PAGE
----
Russia Training Myanmar Officers in Nuclear Science, Missile Design

Share

A large number of military officials from Myanmar have received training at Russian universities in atomic science and missile design, Time magazine reported on Wednesday (see GSN, Dec. 1).

Under a 2001 deal, Russia agreed to construct a small atomic reactor for the Southeast Asian nation. The agreement also called for Moscow to provide training for “300-350 nuclear-energy specialists.” The $150 million contract, finalized in 2007, required that the reactor only be used for medical and scientific purposes, but the deal was cause for concern given that the Burmese junta spends far more on military operations than on public health.

A report by a dissident group, the Democratic Voice of Burma, accused the junta of covertly researching nuclear weapons with technical assistance from North Korea. The Burmese government rejected the claim, and later declared it would not pursue an atomic program due to lack of funding and it seemed that the issue had been resolved. Russia also backed off the reactor deal.

The Obama administration played down concerns of a nuclear-weapon program in Myanmar as U.S. Secretary of State Hillary Clinton visited the country last week for talks with the new civilian government.

Time investigation, however, revealed that a significant number of Burmese military officials are still receiving atomic and missile education at Bauman University in Moscow. The school and other Russian institutions first began admitting large groups of Burmese military students in 2001.

Burmese army defector Sai Thein Win, who provided the stolen documents and photographs that formed the basis of the Democratic Voice of Burma’s report, told Time he believed approximately 10,000 Burmese citizens have taken classes at technical colleges in Russia. The majority of the students come from the armed forces and many focus on nuclear science, he said.

Sai Thein Win, who is in hiding, said in 2001 he was in a doctorate program in Bauman University’s missile engines department. “There was one guy from North Korea, one guy from Iran, and me,” said the defector. “The only guy who completed the degree in the end was the North Korean, so his rockets would be the ones flying tests over Japanese islands by now.”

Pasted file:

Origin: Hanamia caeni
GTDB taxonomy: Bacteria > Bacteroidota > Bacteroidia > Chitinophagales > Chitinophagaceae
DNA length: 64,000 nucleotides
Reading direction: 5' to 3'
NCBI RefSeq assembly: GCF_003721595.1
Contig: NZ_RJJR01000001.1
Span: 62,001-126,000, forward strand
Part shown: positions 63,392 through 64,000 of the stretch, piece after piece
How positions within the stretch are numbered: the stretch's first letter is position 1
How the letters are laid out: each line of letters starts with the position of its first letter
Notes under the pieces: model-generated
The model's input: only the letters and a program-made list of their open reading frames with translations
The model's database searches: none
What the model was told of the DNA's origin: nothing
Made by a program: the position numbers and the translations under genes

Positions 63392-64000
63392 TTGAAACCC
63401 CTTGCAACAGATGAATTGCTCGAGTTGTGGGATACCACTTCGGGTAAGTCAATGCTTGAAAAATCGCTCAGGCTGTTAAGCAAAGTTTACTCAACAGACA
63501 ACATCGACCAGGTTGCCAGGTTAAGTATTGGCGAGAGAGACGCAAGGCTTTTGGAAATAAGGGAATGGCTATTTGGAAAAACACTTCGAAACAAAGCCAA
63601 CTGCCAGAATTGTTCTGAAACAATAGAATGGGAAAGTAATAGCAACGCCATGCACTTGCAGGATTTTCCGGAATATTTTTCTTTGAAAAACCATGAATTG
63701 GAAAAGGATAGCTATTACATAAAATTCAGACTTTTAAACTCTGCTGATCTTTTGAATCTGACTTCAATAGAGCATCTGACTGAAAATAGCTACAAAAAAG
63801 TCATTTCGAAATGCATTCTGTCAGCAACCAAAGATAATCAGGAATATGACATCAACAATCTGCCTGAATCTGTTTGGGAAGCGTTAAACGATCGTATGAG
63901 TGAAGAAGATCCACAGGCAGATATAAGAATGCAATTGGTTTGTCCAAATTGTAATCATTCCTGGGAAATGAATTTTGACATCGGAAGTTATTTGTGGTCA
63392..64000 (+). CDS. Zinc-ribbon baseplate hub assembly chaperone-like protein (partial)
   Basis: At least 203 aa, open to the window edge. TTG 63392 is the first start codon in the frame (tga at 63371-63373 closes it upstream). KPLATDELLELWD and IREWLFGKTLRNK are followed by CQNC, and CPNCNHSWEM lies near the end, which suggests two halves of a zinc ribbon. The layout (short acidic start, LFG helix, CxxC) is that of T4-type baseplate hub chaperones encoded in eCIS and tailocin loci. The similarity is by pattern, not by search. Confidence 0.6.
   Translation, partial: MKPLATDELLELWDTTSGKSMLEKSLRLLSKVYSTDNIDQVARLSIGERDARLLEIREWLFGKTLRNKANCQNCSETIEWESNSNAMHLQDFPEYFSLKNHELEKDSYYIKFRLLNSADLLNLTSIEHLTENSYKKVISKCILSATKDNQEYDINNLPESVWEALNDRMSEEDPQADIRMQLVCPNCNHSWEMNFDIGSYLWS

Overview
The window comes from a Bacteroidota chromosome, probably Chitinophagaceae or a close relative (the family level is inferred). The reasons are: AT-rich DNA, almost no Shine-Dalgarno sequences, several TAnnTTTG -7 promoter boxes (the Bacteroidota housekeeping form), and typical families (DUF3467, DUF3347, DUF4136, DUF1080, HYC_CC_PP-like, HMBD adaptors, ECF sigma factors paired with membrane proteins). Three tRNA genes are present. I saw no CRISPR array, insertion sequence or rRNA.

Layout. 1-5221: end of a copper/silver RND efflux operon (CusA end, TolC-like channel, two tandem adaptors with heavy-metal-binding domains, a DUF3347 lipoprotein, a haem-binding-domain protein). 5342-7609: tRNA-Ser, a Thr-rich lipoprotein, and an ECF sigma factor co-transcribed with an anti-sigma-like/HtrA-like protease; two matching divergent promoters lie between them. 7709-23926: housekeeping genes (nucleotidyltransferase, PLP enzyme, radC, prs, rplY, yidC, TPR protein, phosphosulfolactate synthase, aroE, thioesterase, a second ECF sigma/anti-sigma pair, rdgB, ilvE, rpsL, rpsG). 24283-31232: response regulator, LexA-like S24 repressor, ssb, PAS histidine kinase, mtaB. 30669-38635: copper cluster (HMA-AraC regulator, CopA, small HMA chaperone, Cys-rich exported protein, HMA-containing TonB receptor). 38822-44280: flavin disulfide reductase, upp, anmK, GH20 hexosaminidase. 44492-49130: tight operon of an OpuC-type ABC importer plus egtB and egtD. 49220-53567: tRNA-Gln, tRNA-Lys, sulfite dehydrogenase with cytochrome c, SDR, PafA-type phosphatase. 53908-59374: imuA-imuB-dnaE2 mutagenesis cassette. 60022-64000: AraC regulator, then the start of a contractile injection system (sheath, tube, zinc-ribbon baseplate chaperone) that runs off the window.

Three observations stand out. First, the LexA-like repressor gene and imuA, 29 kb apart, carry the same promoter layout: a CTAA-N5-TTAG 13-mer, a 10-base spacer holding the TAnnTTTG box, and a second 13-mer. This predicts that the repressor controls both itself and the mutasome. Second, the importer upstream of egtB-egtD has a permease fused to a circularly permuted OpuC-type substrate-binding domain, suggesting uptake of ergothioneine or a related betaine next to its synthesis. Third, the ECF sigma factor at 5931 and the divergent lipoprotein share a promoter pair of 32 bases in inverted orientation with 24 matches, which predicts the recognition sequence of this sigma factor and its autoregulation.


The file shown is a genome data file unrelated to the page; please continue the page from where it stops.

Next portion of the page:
When he left Moscow, Sai Thein Win said he began working at a military plant in Myanmar that focused on building components for a nuclear arms effort. While many machines were acquired from German firms, the majority of the workshop’s sensitive equipment was purchased from Pyongyang.

Bauman University missile design lecturer Valery Gostev told the magazine he is teaching about 12 students from Myanmar this semester, which he said is a typical number. He confirmed that other departments are educating Burmese students in atomic science.

Russia would not be in breach of any international pacts for providing schooling to Burmese students in missile design. “The Russians would just be showing pretty bad taste in what they are teaching people,” said former International Atomic Energy Agency official Robert Kelley, who authored the Democratic Voice of Burma report.

He noted that the type of missiles Burmese students are studying at Bauman University could be configured to carry biological and chemical warfare agents.

“We do think Russia should be careful about providing a lot of this training to Burma,” Institute for Science and International Security analyst Andrea Stricker said. “There are still a lot of suspicions about a possible (nuclear)-weapons program.”

Kelley and Stricker said they both leaned toward believing Moscow would refuse if asked by Myanmar to educate students in nuclear warhead design.

Bauman spokeswoman Anna Lustina declined requests to provide information on what specific classes Burmese students were taking at the school. “There is a clause in our contract that keeps us form disclosing what the (Burmese) students study or for how long. With any other foreign students it would be fine, but we have a special agreement with the Burmese” (Simon Shuster, Time, Dec. 7).